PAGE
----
In January, Florida state senator Ronda Storms (R) introduced a bill that would limit what items recipients of food stamps could purchase. No longer would they be able to use the program to pay for sodas, chips, candy and other snack food. Liberals screamed discrimination against the poor and some conservatives said Storms was on a slippery slope that would lead to government telling all of us what we can and cannot eat. One Republican colleague dubbed Storms' proposal the "no Twinkie left behind" bill.
It's time for both sides to take a deep breath. The food stamp program -- a misnomer at this point since most states use a debit card system to provide benefits -- began during the Great Depression. Its purpose was two-fold: to feed the destitute and to provide agricultural subsidies to struggling farmers. As anyone who has ever seen pictures of Dust Bowl refugees from that period can attest, poor people were often emaciated, sometimes starving. Today, the biggest nutritional problem for the poor is that they are overweight, not underweight. The rich are thin and the poor, all too often, obese.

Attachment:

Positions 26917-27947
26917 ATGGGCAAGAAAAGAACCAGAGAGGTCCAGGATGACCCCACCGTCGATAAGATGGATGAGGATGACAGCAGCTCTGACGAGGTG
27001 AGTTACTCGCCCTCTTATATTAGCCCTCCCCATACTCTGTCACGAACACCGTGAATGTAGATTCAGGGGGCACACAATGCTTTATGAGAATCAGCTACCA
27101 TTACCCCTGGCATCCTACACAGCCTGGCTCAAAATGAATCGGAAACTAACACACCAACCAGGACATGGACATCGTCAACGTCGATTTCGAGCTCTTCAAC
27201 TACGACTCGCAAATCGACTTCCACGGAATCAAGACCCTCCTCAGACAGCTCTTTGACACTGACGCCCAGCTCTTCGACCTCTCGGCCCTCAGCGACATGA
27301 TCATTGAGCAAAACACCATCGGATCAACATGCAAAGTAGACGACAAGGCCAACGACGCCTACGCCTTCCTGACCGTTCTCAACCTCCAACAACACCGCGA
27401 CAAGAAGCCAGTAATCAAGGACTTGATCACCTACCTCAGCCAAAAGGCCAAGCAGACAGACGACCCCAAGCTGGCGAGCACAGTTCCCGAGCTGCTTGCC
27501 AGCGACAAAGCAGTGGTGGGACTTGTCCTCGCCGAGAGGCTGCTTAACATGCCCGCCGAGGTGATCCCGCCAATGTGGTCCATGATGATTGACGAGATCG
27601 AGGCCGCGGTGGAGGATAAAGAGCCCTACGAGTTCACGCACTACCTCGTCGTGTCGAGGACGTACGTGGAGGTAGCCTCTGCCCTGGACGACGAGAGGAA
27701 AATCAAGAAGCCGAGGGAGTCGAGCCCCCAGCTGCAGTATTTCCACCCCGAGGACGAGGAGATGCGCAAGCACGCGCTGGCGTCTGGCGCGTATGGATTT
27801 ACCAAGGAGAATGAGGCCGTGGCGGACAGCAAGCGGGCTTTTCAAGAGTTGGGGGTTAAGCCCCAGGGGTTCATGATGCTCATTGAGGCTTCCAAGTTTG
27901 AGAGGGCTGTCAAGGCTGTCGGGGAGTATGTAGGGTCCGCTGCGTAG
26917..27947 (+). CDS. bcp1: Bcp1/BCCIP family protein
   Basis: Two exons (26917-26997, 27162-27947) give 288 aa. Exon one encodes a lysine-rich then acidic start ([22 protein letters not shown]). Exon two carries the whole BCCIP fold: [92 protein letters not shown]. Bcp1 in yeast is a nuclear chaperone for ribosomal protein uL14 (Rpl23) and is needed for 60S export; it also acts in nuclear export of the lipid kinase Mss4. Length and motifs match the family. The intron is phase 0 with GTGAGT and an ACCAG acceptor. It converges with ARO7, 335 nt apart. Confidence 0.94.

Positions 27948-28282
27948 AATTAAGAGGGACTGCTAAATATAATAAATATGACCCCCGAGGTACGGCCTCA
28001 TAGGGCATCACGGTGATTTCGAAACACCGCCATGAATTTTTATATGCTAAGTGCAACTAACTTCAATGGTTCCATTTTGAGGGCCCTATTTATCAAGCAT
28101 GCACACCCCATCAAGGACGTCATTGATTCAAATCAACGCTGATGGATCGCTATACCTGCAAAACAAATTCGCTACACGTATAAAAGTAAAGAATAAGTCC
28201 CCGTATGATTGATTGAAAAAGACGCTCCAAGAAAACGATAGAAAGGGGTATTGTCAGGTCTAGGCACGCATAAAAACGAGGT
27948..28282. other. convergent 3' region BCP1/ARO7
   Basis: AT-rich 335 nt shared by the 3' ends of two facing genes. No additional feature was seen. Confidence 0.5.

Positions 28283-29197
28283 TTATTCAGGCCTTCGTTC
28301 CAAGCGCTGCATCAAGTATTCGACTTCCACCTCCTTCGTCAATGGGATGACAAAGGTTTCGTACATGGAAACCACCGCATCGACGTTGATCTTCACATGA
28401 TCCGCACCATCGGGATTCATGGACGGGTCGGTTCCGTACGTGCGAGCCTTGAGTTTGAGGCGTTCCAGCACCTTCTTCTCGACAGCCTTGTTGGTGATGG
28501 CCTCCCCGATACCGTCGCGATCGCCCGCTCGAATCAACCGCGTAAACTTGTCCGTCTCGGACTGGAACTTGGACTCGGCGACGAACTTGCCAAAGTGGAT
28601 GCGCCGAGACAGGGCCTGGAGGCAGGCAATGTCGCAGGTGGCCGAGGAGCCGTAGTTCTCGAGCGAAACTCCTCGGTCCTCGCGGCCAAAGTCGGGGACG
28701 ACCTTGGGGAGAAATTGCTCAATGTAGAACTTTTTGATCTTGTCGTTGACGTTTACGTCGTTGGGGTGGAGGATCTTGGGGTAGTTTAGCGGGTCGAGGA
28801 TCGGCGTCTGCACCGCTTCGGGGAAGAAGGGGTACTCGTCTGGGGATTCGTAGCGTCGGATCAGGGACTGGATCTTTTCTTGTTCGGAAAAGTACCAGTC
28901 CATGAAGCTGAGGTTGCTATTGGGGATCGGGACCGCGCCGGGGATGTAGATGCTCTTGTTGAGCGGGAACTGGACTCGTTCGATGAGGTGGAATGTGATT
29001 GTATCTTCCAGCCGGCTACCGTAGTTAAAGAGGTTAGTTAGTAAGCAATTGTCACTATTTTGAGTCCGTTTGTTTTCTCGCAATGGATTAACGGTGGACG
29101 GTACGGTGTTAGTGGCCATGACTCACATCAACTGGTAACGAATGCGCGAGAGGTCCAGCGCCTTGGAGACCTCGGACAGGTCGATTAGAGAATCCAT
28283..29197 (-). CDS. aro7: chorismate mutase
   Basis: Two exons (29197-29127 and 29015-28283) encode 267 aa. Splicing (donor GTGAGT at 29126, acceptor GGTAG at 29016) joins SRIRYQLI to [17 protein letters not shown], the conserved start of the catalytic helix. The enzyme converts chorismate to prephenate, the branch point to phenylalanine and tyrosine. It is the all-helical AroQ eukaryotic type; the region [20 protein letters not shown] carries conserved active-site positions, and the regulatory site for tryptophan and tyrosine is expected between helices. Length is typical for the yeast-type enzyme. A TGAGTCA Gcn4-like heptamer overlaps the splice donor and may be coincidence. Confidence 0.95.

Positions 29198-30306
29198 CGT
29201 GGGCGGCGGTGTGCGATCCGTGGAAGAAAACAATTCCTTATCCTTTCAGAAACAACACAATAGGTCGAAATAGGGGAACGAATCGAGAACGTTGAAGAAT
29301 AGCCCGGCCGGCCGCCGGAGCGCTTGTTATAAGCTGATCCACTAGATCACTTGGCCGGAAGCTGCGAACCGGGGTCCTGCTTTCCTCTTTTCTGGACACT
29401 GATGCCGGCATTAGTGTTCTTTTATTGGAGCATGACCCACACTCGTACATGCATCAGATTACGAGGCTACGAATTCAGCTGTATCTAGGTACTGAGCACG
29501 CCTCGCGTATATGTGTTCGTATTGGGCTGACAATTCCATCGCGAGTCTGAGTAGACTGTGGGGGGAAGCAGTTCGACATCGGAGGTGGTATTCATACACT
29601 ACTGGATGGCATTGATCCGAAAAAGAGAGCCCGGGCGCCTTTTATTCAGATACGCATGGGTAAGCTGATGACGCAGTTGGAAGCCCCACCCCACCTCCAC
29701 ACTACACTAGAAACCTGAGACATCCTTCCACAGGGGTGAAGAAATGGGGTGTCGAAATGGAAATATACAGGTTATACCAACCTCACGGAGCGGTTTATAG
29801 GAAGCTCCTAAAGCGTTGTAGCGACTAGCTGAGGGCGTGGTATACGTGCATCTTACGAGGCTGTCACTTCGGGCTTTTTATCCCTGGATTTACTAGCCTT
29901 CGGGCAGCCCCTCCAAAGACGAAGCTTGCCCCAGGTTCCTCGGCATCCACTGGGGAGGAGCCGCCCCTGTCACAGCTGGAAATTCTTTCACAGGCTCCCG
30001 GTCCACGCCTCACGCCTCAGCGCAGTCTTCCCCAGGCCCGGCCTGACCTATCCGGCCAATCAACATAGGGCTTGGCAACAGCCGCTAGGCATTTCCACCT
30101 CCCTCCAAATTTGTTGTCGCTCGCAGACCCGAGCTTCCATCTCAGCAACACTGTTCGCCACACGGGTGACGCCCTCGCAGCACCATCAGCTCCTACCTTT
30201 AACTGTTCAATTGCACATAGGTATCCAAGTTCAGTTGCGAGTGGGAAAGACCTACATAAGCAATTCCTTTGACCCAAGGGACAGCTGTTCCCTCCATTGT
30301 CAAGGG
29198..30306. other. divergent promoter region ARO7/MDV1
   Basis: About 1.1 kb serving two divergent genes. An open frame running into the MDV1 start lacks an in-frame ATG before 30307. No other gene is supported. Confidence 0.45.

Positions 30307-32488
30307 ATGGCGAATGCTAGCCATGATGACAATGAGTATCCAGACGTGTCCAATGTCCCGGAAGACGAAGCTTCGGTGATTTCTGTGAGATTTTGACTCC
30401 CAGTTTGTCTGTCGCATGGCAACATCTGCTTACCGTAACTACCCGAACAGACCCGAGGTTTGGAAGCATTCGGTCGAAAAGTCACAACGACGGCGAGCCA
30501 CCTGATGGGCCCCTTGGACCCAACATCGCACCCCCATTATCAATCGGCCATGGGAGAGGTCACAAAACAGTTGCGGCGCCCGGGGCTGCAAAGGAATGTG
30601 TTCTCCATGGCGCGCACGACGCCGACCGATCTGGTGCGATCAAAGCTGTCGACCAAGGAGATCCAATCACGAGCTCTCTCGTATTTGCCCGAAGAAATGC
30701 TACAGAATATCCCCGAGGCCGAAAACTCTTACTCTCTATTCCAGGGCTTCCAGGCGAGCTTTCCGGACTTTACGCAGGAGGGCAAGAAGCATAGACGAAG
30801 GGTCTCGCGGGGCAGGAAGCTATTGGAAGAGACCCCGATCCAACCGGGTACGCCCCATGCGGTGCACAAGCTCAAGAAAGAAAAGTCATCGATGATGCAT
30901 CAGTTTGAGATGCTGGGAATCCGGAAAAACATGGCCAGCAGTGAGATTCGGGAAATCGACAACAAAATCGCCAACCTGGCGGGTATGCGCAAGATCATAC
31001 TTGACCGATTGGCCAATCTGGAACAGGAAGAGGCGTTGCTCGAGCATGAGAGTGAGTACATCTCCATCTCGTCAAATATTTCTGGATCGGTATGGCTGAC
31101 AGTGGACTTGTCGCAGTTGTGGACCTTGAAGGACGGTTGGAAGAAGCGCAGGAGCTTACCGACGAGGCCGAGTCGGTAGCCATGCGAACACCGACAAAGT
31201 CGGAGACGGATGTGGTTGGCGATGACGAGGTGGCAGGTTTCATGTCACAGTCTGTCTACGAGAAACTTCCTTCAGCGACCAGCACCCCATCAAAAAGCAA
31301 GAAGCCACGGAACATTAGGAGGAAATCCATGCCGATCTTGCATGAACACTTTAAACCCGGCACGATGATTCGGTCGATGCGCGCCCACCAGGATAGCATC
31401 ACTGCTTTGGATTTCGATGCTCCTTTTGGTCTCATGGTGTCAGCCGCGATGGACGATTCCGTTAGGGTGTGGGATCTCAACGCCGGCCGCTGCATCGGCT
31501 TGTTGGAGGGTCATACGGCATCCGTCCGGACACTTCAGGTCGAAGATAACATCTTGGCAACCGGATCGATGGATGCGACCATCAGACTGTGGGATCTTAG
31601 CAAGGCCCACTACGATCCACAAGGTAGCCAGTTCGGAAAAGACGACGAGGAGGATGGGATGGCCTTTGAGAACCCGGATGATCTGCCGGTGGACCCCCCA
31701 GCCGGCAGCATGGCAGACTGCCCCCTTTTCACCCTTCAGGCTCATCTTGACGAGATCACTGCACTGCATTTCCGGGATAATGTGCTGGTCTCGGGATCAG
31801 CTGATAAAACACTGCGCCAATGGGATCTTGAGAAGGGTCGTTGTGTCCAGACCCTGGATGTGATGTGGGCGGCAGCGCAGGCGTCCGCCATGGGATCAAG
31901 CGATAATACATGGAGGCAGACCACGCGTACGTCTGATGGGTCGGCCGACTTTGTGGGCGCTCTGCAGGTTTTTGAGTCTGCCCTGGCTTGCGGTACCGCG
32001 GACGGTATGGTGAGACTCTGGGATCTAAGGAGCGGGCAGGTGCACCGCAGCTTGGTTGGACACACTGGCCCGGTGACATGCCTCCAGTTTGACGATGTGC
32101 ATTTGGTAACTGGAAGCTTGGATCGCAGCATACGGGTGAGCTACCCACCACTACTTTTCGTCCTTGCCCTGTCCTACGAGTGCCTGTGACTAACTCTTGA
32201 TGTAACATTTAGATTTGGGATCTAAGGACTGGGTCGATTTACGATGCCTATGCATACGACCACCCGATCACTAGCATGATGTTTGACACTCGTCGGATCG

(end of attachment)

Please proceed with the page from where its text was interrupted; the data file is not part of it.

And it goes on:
When individuals are spending their own money to inflict health problems on themselves, there isn't much anyone can do. And a look at statistics on weight in the U.S. shows that a lot of Americans are making bad choices. More than half of all American adults are overweight, and 36 percent are obese, according to the Center for Disease Control. But when some of these people are using other people's money to pay for their bad choices, it's more than a private decision.
The whole idea behind the Supplemental Nutrition Assistance Program, the official name of the food stamps program, is to ensure that the nutritional needs of beneficiaries are being met. A six-pack of sodas and a bag of chips not only don't provide nutrition -- they inflict actual harm. Instead of providing protein and complex carbohydrates, these snacks contain empty calories filled with too much sugar or chemical substitutes, salt and simple carbs that the body transforms into more sugar. And children are especially at risk.
Linda Chavez is chairman of the Center for Equal Opportunity and author of Betrayal: How Union Bosses Shake Down Their Members and Corrupt American Politics .
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